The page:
`Abstract and Applied AnalysisVolume 2012, Article ID 149849, 12 pageshttp://dx.doi.org/10.1155/2012/149849`
Research Article

## Positive Solutions of a Fractional Boundary Value Problem with Changing Sign Nonlinearity

1School of Mathematical Sciences, Qufu Normal University, Shandong, Qufu 273165, China
2Department of Mathematics and Statistics, Curtin University of Technology, Perth, WA 6845, Australia

Received 12 December 2011; Revised 8 February 2012; Accepted 22 February 2012

Copyright © 2012 Yongqing Wang et al. This is an open access article distributed under the Creative Commons Attribution License, which permits unrestricted use, distribution, and reproduction in any medium, provided the original work is properly cited.

#### Abstract

We discuss the existence of positive solutions of a boundary value problem of nonlinear fractional differential equation with changing sign nonlinearity. We first derive some properties of the associated Green function and then obtain some results on the existence of positive solutions by means of the Krasnoselskii's fixed point theorem in a cone.

#### 1. Introduction

Recently, much attention has been paid to the existence of solutions for fractional differential equations due to its wide range of applications in engineering, economics, and many other fields, and for more details see, for instance, [117] and the references therein. In most of the works in literature, the nonlinearity needs to be nonnegative to get positive solutions [1017]. In particular, by using the Krasnosel’skii fixed-point theorem and the Leray-Schauder nonlinear alternative, Bai and Qiu [14] consider the positive solution for the following boundary value problem: where is a real number, is the Caputo fractional derivative, is continuous and singular at .

To the best of our knowledge, there are only very few papers dealing with the existence of positive solutions of semipositone fractional boundary value problems due to the difficulties in finding and analyzing the corresponding Green function. The purpose of this paper is to establish the existence of positive solutions to the following nonlinear fractional differential equation boundary value problem: where is a real number, is the Caputo fractional derivative, is a positive parameter, and may change sign and may be singular at . In this paper, by a positive solution to (1.1), we mean a function , which is positive on and satisfies (1.1).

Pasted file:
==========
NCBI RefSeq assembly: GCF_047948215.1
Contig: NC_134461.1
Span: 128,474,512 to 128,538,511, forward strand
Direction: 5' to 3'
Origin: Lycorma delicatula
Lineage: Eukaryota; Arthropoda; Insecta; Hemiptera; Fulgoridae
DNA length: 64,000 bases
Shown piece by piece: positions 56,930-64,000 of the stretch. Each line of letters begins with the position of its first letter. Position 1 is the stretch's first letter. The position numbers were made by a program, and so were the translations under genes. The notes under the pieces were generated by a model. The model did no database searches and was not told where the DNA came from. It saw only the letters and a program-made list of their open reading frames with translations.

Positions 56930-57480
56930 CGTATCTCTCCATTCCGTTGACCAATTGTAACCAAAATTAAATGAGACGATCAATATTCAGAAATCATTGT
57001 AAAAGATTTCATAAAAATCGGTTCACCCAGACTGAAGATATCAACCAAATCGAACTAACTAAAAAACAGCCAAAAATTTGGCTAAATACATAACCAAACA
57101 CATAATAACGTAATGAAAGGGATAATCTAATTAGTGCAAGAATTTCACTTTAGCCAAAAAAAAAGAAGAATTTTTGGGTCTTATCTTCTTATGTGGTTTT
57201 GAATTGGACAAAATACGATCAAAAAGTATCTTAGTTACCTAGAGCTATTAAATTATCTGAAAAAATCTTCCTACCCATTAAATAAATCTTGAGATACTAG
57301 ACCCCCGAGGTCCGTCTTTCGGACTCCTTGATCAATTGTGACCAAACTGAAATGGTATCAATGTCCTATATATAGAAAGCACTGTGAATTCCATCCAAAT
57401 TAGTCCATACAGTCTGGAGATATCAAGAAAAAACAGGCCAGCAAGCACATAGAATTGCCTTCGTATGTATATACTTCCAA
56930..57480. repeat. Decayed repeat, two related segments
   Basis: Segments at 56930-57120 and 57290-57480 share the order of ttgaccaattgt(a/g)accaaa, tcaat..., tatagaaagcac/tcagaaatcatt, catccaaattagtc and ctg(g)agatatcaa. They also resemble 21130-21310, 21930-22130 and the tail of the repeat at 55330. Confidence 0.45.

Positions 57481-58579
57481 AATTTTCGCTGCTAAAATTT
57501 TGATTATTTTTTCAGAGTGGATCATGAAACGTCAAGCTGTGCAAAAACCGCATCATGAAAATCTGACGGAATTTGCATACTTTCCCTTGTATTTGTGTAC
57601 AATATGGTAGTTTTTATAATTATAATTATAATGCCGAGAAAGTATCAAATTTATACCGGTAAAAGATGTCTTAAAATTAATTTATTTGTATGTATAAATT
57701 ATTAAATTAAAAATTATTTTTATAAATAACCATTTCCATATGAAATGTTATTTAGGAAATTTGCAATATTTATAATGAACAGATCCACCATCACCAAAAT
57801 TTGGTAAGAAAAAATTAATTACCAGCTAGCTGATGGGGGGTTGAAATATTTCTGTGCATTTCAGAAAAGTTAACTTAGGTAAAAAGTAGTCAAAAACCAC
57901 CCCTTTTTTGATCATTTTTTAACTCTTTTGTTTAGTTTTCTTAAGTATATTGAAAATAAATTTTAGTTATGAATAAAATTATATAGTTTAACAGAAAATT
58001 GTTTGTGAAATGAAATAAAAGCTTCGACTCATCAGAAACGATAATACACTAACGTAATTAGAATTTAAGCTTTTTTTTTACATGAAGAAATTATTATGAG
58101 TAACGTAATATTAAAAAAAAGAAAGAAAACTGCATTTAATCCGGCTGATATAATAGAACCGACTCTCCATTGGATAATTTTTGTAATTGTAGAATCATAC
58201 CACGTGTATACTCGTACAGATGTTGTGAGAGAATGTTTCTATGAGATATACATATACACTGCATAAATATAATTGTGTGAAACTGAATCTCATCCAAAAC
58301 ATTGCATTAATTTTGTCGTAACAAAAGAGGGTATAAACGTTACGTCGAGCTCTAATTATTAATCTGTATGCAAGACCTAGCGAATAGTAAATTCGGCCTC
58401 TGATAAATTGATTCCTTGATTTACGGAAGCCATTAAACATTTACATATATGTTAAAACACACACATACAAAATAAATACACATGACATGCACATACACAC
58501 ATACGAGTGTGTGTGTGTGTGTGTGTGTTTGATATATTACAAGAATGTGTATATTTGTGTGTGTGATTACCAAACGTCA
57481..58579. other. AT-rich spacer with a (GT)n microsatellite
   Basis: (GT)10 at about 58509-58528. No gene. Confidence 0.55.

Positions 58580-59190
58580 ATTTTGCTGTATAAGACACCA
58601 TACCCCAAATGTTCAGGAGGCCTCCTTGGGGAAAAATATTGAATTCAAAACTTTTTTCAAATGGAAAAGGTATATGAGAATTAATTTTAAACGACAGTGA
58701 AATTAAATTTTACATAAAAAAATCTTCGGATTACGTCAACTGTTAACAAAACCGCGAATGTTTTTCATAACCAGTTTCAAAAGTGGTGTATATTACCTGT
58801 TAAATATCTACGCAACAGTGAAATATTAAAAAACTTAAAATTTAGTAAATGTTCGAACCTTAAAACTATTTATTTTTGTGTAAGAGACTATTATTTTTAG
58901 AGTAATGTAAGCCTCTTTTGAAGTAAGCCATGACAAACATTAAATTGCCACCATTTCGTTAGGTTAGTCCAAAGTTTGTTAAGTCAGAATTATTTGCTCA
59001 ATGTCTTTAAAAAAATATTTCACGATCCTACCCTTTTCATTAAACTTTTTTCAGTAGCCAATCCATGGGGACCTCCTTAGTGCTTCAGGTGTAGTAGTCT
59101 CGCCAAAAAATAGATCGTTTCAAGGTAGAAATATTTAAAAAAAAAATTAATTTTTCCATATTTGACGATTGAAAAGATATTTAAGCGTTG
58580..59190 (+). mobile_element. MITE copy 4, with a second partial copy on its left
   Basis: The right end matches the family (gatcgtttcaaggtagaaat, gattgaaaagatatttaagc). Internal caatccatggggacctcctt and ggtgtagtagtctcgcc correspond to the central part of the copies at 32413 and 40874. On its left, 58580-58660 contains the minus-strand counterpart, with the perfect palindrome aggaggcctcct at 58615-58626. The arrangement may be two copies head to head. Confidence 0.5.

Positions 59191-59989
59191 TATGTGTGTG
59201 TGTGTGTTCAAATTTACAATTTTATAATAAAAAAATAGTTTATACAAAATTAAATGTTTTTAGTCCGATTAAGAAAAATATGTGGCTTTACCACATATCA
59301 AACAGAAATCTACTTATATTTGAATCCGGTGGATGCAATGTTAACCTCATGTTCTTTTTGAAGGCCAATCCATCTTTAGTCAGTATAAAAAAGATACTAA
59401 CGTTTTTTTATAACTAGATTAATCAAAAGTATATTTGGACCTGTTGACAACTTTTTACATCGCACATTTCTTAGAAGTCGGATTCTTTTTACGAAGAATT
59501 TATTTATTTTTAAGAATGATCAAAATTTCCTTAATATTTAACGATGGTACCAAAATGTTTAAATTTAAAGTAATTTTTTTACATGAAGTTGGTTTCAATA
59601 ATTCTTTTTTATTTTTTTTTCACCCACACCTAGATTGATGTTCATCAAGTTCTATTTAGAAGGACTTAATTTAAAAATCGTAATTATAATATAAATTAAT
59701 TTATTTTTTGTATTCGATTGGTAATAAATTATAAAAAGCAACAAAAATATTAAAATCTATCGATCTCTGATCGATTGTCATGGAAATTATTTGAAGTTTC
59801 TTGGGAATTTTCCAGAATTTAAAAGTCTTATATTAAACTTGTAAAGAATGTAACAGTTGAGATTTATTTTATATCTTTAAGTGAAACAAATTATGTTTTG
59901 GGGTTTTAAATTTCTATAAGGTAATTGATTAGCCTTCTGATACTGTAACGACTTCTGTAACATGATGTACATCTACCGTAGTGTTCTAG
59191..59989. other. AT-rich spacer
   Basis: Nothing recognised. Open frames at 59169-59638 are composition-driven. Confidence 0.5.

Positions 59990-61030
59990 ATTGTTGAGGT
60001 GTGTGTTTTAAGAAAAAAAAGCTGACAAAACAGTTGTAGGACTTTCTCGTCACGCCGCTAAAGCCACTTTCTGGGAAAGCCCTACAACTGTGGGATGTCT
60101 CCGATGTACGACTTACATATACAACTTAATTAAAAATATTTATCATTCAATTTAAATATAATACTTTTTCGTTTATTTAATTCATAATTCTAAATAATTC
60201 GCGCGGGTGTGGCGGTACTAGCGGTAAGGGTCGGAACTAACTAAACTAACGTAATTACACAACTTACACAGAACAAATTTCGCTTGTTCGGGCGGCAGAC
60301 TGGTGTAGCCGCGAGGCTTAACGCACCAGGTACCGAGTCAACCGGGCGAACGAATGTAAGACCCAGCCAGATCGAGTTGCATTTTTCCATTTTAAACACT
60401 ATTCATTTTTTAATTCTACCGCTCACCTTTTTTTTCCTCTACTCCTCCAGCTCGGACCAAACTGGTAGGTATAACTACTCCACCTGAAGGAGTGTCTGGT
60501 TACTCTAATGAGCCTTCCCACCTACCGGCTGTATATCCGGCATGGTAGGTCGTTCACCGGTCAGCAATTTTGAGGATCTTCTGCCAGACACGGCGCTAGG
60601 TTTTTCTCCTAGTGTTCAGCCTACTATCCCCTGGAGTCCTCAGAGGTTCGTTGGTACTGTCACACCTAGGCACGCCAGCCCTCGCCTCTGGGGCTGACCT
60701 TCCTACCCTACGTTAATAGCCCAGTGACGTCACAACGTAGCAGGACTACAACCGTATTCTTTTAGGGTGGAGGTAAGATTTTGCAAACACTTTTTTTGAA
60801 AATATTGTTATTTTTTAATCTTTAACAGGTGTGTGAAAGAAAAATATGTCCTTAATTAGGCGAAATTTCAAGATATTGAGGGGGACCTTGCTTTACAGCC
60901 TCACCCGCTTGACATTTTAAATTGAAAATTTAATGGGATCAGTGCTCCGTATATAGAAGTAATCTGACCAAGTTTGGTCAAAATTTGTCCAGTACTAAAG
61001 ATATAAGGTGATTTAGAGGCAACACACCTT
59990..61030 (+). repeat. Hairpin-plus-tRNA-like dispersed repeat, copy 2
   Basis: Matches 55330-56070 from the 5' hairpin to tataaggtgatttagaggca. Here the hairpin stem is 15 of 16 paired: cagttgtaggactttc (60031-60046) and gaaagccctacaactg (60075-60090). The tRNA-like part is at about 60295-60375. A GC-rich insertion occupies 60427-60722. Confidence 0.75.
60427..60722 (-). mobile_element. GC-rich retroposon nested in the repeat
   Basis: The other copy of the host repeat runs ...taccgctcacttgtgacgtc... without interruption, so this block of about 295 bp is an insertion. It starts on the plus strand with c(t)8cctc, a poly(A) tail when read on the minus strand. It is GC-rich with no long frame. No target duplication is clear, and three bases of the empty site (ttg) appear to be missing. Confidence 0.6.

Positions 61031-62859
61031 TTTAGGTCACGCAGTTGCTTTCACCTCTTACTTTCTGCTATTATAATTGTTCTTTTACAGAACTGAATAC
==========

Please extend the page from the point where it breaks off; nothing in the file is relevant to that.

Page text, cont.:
The rest of the paper is organized as follows. In Section 2, we present some preliminaries and lemmas that will be used to prove our main results. We also develop some properties of the associated Green function. In Section 3, we discuss the existence of positive solutions of the semipositone BVP (1.1). In Section 4, we give two examples to illustrate the application of our main results.

#### 2. Basic Definitions and Preliminaries

In this section, we present some preliminaries and lemmas that are useful to the proof of our main results. For the convenience of the reader, we also present here some necessary definitions from fractional calculus theory. These definitions can be found in the recent literature.

Definition 2.1. The Riemann-Liouville fractional integral of order of a function is given by provided that the right-hand side is pointwise defined on .

Definition 2.2. The Caputo’s fractional derivative of order of a function is given by where , provided that the right-hand side is pointwise defined on .

Lemma 2.3 (see [14]). Given , the unique solution of the problem is where

Lemma 2.4. The function has the following properties:(1) for,(2) for ,(3) for .

Proof. It is obvious that (1) holds. In the following, we will prove (2) and (3).
(i) When , as , we have therefore
On the other hand, since , we have
(ii) When , we have
On the other hand, as for , we have The proof is completed.

Remark 2.5. By Lemma 2.4, there exists such that the positive solution in [14] satisfies where .

Proof. In [14], the positive solution of (P) is equivalent to the fixed point of in , where and